Papers & Submissions

Submission: National Integrity Commission


Last week, Simon Breheny and myself sent this submission to the Senate’s select committee relating to the establishment of a ‘National Integrity Commission’.

Drawing on the historical experience with state level anti-corruption agencies, we argue that a “federal ICAC” would lack accountability, invite abuses of power and wield coercive powers which violate the legal rights of individuals.

Such a body would have characteristics that are inconsistent with democratic principles and the rule of law.

Read our submission here.


IPA research: The state of legal rights in Australia is getting worse


Great coverage ($) from Chris Merritt today in The Australian on new IPA research showing the declining state of fundamental legal rights in federal legislation passed in 2015:

The audit, by the Institute of Public Affairs, shows that federal statutes contain 290 provisions breaching legal rights, up from 262 the year before.

The attack on legal rights is ­focused on the privilege against self-incrimination where federal laws now contain 116 separate breaches of this privilege compared with 108 in 2014.

The fastest-growing category of breaches is laws that abrogate the right to silence.

The number of breaches of this right has more than doubled — up from 14 in 2014 to 33 last year.

“The long-term trend indicates that more legal rights are being breached over time,” said Simon Breheny, the IPA’s director of ­policy.

… While the Coalition government had raised expectations by commissioning an inquiry by the Australian Law Reform Commission into fundamental rights and freedoms, the government had not lived up to those expectations.

Mr Breheny believed regulators, bureaucrats and politicians still considered it legitimate to abrogate legal rights in the interests of regulatory goals.

“Over time, there has been an erosion of respect for the importance of common law rights and fundamental legal rights and this culture has led to a bureaucracy and political class that consistently undermines rights,” Mr Breheny said.

“Labor and Coalition governments are equally responsible and the failure of either side of politics to arrest this trend is deplorable.”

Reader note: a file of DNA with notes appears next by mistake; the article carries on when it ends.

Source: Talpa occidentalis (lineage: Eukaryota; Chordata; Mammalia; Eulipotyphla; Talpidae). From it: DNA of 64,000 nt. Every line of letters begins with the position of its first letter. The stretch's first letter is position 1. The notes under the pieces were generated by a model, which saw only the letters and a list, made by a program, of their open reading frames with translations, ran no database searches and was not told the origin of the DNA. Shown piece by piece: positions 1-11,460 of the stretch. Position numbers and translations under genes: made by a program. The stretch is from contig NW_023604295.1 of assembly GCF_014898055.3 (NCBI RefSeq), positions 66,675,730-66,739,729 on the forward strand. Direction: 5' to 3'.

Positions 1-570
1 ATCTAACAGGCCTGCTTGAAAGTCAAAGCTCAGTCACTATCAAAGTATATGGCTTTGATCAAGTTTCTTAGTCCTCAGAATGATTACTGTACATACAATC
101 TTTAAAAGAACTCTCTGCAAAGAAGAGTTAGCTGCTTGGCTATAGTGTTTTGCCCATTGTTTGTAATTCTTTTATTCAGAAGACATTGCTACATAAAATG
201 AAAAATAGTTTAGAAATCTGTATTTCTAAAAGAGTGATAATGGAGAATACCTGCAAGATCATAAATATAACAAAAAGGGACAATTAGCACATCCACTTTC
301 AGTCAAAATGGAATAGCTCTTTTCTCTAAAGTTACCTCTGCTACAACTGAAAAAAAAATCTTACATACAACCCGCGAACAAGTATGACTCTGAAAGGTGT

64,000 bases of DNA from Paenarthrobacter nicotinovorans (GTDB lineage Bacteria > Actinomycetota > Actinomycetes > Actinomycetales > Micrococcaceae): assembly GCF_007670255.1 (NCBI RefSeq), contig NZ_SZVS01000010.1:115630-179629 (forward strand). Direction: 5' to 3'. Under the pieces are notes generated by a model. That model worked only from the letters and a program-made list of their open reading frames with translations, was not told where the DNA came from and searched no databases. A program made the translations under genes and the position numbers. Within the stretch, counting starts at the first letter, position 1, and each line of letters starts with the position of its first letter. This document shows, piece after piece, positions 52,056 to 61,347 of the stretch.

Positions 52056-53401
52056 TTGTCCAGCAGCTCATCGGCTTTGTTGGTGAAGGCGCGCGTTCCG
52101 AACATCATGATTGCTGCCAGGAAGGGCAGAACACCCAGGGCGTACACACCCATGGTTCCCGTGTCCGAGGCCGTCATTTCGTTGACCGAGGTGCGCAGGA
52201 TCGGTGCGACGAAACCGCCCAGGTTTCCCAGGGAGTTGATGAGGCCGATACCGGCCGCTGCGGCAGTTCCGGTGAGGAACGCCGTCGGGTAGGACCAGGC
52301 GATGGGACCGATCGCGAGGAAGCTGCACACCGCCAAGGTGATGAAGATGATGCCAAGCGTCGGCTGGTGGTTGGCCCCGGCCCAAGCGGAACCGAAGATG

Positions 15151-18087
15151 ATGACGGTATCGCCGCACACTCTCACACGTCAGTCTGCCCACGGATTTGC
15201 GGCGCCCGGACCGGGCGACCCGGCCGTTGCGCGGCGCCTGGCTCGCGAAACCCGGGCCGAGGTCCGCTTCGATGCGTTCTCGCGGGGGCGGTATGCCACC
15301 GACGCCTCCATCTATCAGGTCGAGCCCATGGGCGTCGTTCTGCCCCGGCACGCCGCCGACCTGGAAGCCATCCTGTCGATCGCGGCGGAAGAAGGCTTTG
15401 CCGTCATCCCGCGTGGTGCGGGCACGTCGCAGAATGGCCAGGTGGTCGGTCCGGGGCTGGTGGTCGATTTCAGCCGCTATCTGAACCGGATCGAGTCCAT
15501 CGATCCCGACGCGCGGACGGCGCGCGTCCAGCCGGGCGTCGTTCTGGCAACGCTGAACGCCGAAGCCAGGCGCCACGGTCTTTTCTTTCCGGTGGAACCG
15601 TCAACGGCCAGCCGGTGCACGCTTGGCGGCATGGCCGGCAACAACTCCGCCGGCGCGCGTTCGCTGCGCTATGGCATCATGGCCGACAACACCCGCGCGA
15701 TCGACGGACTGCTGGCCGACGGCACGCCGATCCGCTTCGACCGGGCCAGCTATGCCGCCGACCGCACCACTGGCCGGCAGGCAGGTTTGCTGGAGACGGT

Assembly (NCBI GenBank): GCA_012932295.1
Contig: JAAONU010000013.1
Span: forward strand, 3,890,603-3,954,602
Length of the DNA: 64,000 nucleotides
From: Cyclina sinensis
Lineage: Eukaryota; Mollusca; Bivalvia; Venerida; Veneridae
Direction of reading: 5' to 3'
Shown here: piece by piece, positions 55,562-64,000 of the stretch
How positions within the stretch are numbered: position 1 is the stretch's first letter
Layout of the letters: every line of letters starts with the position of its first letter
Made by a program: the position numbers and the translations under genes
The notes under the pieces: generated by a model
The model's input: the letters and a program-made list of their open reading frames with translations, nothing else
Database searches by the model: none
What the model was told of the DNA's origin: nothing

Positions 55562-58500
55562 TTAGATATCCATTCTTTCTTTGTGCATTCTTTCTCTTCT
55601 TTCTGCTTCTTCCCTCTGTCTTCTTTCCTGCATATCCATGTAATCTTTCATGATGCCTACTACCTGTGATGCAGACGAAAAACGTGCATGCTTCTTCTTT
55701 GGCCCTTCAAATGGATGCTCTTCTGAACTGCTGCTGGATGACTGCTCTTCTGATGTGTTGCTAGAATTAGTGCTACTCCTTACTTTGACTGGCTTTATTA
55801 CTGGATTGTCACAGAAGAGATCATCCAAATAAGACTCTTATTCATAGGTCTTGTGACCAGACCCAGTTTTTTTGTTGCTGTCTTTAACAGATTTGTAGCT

The IPA’s report, Legal rights audit 2015, can be accessed here.


IPA submission to the Senate’s Nanny State inquiry

Nanny_state submission

The IPA has sent a submission to the Senate Inquiry into Personal Choice and Community Impacts. Included in the submission is a collation of excerpts from a range of published works on the economics, philosophy and practicalities of paternalism generally, and as applied to a wide range of particular policy areas.

Australia has a long history of paternalism. We invented the word ‘wowser’ to describe everything from early closing to restrictions on mixed-sex bathing. Historically, paternalism has been justified on mixture of moral, religious and social grounds. Today those arguments are now framed under the banner of public health.

It is the view of the Institute of Public Affairs that individuals should be free to live their lives according to their values and their preferences. The only activities that can be legitimately constrained are those which have a direct, material impact on the rights of others.

The submission can be accessed here.


Submission: Tobacco-free Generation


Yesterday, I made a submission to the Tasmanian Legislative Council’s inquiry into the Public Health Amendment (Tobacco Free Generation)  Bill 2014.

The bill would restrict the retail sale of tobacco products to all citizens born after 1 January 2000, amounting to a phased, prohibition by stealth. Perversely, it would intentionally create second-class citizens, who would forever be unable to purchase such products.

You can read the full submission here.


IPA submission to the inquiry the of section 35P of the ASIO Act


The IPA made a submission to the Acting Independent National Security Legislation Monitor’s inquiry into section 35P of the ASIO Act.

From the submission:

Some constraints on freedom of speech are justified. However, they are only justified to the extent that the conduct crosses the boundary between words and actions.